4. Finally, a pre-foreclosure purchase through a forward contract is a hybrid transaction in which the lender forecloses on a property with negative equity to ensure the title reverts to the noteholder and then transfers it to the forward contract buyer. This transaction involves sharing the liens, assessments, and legal risks, where the seller will assume some and the buyer others. In most cases, the foreclosing lender is the seller, although in a short sale the seller would be the homeowner subject to the lender approval of the sale.

In each type of pre-foreclosure transaction, the purchase contract must clearly outline which liens, assessments, and legal risks the buyer will assume and which the seller will assume. This can vary from transaction to transaction, because there are fewer set guidelines compared to a traditional purchase or loan.


Not all pre-foreclosure transactions are created equal. Investors looking to purchase pre-foreclosure properties need to understand the options the existing lender and defaulted borrower have to pursue the path with the highest probability of success. When a property is headed to a foreclosure auction, there is a low probability the defaulted borrower will suddenly re-perform on the mortgage. A major factor to consider pertains to the defaulted borrower's capacity and/or willingness to work with the noteholder toward a quick resolution versus delaying the process to stay in the property rent- or payment-free for as long as possible.

The equity value in a property may also change how the property's current lender or note holder chooses to address the default. Significant home price appreciation over the past five years has resulted in a much higher percentage of distressed borrowers now having equity over and above the debt. For a successful buy strategy, a prospective investor and their lender should determine both the current value of the asset and the legal balance (what the borrower owes the note holder(s), including accrued default interest, late fees, default servicing fees, and the lender's legal costs).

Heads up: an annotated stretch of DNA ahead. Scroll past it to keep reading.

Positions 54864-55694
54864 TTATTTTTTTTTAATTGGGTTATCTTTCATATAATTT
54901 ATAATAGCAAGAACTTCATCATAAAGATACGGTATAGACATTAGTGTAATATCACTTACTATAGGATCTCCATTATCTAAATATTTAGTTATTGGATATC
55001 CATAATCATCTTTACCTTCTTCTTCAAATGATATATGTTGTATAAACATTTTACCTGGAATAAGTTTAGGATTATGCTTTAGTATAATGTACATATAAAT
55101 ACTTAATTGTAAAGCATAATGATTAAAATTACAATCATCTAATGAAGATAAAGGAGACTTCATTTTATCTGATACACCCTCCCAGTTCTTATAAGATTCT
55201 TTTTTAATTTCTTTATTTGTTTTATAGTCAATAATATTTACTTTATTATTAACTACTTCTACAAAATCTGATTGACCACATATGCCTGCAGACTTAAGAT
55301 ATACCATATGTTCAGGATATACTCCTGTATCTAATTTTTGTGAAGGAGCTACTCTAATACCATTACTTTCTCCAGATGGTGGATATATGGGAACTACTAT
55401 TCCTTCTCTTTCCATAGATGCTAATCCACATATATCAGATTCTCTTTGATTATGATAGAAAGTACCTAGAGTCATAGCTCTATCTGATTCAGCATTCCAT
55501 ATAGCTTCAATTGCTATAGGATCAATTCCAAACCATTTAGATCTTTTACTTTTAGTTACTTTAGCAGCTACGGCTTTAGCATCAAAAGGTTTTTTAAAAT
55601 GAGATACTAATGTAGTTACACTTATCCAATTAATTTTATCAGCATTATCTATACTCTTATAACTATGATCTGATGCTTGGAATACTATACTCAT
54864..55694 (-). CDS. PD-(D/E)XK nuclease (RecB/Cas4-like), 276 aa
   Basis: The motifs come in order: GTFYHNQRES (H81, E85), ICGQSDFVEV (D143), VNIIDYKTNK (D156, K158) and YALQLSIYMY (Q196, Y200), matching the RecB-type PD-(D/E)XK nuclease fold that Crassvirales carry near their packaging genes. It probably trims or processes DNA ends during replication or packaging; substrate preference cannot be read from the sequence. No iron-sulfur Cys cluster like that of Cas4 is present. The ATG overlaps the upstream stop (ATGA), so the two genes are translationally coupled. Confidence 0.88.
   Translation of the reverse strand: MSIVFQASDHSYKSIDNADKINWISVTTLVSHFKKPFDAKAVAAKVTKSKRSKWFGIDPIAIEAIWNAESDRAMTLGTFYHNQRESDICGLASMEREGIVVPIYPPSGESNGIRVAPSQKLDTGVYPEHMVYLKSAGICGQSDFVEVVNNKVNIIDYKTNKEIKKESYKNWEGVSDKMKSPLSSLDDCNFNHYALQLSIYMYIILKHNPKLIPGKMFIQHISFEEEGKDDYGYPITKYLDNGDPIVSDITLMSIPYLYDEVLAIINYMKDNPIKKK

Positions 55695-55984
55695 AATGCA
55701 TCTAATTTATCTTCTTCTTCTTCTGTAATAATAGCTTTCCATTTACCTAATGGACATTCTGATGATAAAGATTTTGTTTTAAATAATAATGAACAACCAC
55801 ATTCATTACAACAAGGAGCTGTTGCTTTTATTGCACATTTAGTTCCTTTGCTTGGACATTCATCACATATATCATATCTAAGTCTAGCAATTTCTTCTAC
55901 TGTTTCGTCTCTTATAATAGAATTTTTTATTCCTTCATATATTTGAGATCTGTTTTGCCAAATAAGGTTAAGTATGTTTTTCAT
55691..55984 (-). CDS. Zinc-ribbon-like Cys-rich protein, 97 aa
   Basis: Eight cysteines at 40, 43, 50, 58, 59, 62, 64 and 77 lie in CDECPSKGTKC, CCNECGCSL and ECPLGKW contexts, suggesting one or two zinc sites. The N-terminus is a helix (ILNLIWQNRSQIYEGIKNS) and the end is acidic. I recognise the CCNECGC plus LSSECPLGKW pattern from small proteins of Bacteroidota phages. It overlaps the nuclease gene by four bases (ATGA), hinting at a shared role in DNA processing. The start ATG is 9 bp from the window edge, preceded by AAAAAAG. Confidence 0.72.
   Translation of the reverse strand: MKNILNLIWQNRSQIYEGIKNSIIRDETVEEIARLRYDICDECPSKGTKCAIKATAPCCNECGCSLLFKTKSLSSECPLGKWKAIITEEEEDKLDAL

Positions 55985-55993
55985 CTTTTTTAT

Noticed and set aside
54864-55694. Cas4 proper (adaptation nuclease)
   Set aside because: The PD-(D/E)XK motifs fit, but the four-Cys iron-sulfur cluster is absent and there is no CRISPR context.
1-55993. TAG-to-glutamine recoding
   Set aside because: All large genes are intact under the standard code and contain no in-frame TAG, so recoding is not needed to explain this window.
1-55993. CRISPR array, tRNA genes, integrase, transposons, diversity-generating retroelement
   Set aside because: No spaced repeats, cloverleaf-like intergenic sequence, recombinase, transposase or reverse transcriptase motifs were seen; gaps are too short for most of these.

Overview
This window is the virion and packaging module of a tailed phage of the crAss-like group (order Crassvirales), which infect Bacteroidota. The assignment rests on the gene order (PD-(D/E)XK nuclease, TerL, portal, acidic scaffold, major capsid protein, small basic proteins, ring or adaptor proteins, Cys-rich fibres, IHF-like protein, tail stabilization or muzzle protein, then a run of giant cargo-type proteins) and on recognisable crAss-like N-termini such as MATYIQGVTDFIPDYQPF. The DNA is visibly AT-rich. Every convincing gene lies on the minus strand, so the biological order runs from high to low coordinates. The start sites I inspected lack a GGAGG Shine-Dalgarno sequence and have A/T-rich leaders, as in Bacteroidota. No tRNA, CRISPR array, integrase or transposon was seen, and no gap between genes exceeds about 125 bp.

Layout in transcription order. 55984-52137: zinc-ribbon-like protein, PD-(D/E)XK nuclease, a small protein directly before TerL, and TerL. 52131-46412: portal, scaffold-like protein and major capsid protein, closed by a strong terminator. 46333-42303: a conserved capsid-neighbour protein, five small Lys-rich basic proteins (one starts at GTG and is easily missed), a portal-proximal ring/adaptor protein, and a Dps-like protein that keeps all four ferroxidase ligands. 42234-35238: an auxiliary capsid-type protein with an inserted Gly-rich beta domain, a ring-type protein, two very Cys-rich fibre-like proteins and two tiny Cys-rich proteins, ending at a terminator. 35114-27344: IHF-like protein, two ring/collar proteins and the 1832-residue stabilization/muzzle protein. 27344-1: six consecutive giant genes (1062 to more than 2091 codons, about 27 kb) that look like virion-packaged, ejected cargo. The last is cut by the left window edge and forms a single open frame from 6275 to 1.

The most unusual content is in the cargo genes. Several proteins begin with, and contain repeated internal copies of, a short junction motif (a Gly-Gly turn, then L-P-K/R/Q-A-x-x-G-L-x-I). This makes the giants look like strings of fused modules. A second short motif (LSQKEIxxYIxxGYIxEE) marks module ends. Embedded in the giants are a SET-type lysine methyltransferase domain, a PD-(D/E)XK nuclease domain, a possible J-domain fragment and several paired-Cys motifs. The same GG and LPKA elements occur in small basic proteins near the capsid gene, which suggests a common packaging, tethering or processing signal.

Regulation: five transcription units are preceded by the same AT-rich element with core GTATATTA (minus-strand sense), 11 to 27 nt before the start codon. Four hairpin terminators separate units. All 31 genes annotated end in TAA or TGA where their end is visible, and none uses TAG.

Following are several nuanced strategies to consider en route to a successful pre-foreclosure transaction.


Modifications. If the noteholder is the original lender, they will be much less likely to entertain a modification of the loan (since they likely tried this before the property becoming pre-foreclosure). On the other hand, if the note holder is a secondary purchaser of the note, they likely purchased the note at a discount to the property value and the face amount on the note. Skillful note investors sometimes assist a defaulted borrower in modifying the mortgage before the foreclosure date as a way for the borrower to avoid foreclosure and for the investor to ultimately acquire the asset at an attractive current cash yield on the modified note rate.